*CLEARS THROAT*

HELLO AND WELCOME TO BLACK HISTORY MONTH!
I feel like I haven’t any added anybody recently, so I don’t have to write out disclaimers, BUT in case YOU send this to somebody new this year: please be aware that these are random black history facts, based on whatever I feel like talking about. Ain’t no martin luther (the) king jr, no malcolm x and definitely no george washington carver facts (EFF nuts and peanut butter. fight me) to be found here. what you get is what I give you, when I give it to you with weekends off for being black and doing hoodrat things with my friends and family. Please to enjoy (or don’t. One monkey don’t stop no show)

How y’all been? Good?
HAHAHAHAHAHAHAHAHAHA….*coughs* that’s rhetorical. I read the news. I know how y’all doin’.

Shall we catch up on what *I* been doin’? Great!
Last year, I took my first international trip!
It was too. Mexico doesn’t count because I live in California.
Canada doesn’t count because it’s just upper america. (nah. I’m not upper casing america until it earns it)

I went to London to see my baby girl.
Although I guess I can’t really call her a baby anymore, she’s 21!
Which. Didn’t mean as much as it woulda if she’d been stateside, ‘cause the legal drinking age across the pond is 18. But it DID mean that she got to buy her mama a drink (it also meant she got carded because even though she ISN’T a baby, she still looks like one)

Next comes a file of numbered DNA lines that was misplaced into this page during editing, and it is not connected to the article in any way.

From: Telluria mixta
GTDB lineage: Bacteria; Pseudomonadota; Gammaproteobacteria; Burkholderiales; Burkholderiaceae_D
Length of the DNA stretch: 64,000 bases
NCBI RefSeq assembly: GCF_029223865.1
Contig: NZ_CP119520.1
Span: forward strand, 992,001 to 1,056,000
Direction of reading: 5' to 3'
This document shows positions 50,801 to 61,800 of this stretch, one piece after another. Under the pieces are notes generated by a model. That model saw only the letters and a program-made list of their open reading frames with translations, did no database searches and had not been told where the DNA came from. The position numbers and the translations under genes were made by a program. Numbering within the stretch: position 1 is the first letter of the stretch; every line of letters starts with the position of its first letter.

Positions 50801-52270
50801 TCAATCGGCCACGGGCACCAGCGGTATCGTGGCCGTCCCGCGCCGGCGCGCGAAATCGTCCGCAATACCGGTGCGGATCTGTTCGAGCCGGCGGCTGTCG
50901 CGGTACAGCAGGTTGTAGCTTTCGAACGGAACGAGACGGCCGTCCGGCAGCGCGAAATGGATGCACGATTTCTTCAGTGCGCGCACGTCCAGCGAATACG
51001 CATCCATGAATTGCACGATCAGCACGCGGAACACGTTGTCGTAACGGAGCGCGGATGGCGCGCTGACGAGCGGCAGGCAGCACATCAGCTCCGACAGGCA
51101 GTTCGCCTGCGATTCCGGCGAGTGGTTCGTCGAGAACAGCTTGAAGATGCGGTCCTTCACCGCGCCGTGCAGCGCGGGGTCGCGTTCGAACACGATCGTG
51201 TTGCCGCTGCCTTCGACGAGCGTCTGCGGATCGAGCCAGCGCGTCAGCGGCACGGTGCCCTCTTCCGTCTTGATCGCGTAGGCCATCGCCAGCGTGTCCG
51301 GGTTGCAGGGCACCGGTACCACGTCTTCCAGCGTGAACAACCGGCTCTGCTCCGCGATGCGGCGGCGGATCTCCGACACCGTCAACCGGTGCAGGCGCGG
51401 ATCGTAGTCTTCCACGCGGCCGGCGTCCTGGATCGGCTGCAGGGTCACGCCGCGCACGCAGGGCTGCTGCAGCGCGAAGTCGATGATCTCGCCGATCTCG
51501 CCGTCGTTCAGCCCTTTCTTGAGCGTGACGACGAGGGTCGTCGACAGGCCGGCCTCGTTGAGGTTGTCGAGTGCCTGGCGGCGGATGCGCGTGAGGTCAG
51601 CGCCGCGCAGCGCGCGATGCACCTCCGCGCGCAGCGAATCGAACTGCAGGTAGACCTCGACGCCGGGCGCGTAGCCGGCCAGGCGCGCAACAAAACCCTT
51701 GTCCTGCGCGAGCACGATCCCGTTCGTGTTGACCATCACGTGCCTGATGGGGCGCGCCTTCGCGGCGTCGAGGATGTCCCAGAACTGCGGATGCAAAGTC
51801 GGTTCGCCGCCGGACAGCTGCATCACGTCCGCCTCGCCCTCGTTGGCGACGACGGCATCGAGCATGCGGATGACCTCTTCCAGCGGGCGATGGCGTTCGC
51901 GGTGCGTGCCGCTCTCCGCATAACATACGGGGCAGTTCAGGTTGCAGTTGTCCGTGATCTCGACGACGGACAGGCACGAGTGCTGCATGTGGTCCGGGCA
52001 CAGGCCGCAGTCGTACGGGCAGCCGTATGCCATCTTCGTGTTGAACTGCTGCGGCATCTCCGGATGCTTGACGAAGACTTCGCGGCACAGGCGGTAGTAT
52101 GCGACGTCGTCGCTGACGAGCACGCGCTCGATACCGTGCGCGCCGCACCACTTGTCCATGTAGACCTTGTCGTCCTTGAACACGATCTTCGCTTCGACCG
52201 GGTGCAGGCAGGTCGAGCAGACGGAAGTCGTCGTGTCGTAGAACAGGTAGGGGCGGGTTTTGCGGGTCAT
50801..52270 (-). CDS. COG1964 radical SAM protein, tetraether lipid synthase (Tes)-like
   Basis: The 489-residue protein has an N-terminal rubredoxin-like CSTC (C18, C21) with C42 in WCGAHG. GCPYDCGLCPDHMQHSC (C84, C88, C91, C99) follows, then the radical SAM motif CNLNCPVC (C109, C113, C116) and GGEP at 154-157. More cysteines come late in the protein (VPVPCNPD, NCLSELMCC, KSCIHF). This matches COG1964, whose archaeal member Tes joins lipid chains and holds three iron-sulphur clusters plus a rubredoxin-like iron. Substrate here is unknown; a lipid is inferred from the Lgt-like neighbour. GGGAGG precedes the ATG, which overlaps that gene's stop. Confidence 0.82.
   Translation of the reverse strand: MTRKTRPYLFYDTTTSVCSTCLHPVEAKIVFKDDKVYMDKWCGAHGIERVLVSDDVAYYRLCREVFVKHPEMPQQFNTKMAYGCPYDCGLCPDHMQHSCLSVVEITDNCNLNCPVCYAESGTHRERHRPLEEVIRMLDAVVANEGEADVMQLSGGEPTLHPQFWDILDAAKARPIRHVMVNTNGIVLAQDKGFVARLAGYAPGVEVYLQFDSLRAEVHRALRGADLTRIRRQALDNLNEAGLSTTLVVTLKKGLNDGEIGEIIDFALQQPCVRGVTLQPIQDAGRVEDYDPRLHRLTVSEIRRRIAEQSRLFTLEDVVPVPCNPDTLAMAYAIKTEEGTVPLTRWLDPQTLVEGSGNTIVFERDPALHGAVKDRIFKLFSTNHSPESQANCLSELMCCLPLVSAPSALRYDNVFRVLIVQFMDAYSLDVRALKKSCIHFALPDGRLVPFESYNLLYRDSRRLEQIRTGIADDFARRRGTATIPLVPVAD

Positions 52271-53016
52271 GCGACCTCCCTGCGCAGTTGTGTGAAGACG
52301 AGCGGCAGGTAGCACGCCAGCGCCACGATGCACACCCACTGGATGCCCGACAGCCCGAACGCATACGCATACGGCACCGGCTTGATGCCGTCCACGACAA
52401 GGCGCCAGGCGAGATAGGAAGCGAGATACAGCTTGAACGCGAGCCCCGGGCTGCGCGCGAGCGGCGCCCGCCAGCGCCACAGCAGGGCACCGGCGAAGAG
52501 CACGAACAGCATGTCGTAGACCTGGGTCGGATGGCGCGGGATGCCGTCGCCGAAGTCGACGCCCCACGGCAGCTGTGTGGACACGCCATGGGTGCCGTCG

It was a short trip, but well worth it. Also would definitely recommend. It’s truly interesting to go somewhere and see how other people live.
Even though it was KINDA like being home, only with more accent, and much more walking.
Also, I totally recommend Virgin. I absolutely love their service. They’re always super nice, the seats are comfy and OMG so much food
(and booze, DID Y’ALL KNOW THE BOOZE WAS FREE ON INTERNATIONAL FLIGHTS?!)
In fact, the only real hiccup on this trip was when I was returning back the u.s., I got the extra pat down because I’m an american traveler.
For reals.

heathrow

(though I suppose it’s better than TSA messing with my hair because I’m black)

But then, 10 hours and several movies later, I was home sweet home and Obama was still my president. I was tired y’all. I could not imagine coming back to Tom Bradley (International Airport) and finding a full blown protest happening*.

BUT THIS IS BLACK HISTORY MONTH, SO I’M NOT GONNA TALK ABOUT CURRENT EVENTS. I’ma talk about HISTORY. Specifically, Tom Bradley.

AHEM

*opens Wikipedia page*

Thomas J. Bradley was the first and only Black Mayor of Los Angeles, serving from 1973 – 1993, marking his the longest tenure by any mayor in the city’s history.

Tom Bradley, was the grandson of a slave in Calvert, Texas, born in 1917. The family moved to Arizona to pick cotton and then in 1924, his family moved to 1924 to the Temple-Alvarado area of LA. Tom went to (f)UCLA in 1937 on an athletic scholarship and joined Kappa Alpha Psi fraternity (y’all know I looked for a picture of him in his crimson and cream, but I do not have all day to look for one. But you know I woulda paid cash money to be able to link to a video of Tom doin’ a shoulder shimmy).

Tom left his studies in 1940 to join the LAPD. He became one of the “just 400 blacks” in the department (of 4000).

“When I came on the department, there were literally two assignments for black officers. You either worked Newton Street Division, which has a predominantly black community, or you worked traffic downtown. You could not work with a white officer, and that continued until 1964” [hmmm…I wonder what happened in 1964?]